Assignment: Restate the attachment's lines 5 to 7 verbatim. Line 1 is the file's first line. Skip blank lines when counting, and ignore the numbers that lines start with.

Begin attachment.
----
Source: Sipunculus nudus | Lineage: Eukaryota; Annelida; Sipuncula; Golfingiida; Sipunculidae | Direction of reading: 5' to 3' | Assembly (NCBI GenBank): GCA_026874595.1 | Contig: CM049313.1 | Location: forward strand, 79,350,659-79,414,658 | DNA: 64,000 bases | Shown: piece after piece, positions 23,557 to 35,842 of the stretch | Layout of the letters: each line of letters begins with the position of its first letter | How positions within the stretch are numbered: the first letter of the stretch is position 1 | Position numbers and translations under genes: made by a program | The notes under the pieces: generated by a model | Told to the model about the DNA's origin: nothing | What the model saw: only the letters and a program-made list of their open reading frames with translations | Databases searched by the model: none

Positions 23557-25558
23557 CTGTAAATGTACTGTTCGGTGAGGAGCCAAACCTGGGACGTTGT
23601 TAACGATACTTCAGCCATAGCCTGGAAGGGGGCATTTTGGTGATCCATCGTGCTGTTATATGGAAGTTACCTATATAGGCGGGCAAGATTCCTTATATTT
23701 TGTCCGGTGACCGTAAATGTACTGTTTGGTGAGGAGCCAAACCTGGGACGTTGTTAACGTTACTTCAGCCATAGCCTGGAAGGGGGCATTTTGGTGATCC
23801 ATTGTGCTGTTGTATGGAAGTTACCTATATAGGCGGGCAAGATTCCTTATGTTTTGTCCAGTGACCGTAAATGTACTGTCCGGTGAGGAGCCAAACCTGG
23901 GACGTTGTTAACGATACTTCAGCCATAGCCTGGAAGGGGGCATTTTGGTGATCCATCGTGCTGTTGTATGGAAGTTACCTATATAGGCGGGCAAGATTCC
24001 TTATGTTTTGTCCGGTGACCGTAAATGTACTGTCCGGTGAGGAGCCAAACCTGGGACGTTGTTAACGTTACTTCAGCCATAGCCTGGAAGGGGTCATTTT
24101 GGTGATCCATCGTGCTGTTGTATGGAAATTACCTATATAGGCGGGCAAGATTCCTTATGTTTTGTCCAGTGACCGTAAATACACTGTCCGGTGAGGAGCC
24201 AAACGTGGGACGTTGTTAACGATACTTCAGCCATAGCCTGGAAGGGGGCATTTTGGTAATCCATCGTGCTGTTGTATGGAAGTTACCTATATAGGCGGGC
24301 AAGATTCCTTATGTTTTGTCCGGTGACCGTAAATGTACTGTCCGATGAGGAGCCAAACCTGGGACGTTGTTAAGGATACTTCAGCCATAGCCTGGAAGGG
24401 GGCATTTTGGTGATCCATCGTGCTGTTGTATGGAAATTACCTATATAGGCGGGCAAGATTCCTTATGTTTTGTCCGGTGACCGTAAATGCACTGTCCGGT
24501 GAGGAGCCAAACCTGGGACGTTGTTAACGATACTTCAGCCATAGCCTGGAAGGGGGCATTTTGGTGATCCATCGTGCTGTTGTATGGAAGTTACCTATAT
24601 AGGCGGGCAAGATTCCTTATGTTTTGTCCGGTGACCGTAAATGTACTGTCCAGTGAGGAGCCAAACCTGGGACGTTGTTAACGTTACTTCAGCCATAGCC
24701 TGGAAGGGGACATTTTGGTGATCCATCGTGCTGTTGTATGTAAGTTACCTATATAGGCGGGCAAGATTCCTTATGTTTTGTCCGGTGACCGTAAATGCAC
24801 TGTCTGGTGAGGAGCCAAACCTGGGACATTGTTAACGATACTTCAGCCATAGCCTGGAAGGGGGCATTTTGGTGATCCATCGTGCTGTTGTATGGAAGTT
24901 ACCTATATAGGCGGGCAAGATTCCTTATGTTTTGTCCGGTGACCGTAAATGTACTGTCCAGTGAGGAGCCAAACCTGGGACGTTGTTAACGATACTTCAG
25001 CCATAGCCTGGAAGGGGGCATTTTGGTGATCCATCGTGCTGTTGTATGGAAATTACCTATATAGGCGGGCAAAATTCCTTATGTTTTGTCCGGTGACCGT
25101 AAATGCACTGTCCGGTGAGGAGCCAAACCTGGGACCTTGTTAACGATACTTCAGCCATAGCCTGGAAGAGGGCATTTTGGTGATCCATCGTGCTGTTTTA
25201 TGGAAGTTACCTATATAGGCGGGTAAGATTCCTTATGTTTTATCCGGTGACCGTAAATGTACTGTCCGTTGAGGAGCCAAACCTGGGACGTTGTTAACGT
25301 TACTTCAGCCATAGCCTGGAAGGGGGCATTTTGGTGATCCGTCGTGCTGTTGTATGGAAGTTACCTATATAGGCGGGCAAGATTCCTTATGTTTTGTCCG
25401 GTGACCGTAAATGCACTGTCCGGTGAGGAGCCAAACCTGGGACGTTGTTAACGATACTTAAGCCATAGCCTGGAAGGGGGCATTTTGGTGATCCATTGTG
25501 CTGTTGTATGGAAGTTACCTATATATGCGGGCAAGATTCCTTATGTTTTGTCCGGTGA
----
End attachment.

23701 TGTCCGGTGACCGTAAATGTACTGTTTGGTGAGGAGCCAAACCTGGGACGTTGTTAACGTTACTTCAGCCATAGCCTGGAAGGGGGCATTTTGGTGATCC
23801 ATTGTGCTGTTGTATGGAAGTTACCTATATAGGCGGGCAAGATTCCTTATGTTTTGTCCAGTGACCGTAAATGTACTGTCCGGTGAGGAGCCAAACCTGG
23901 GACGTTGTTAACGATACTTCAGCCATAGCCTGGAAGGGGGCATTTTGGTGATCCATCGTGCTGTTGTATGGAAGTTACCTATATAGGCGGGCAAGATTCC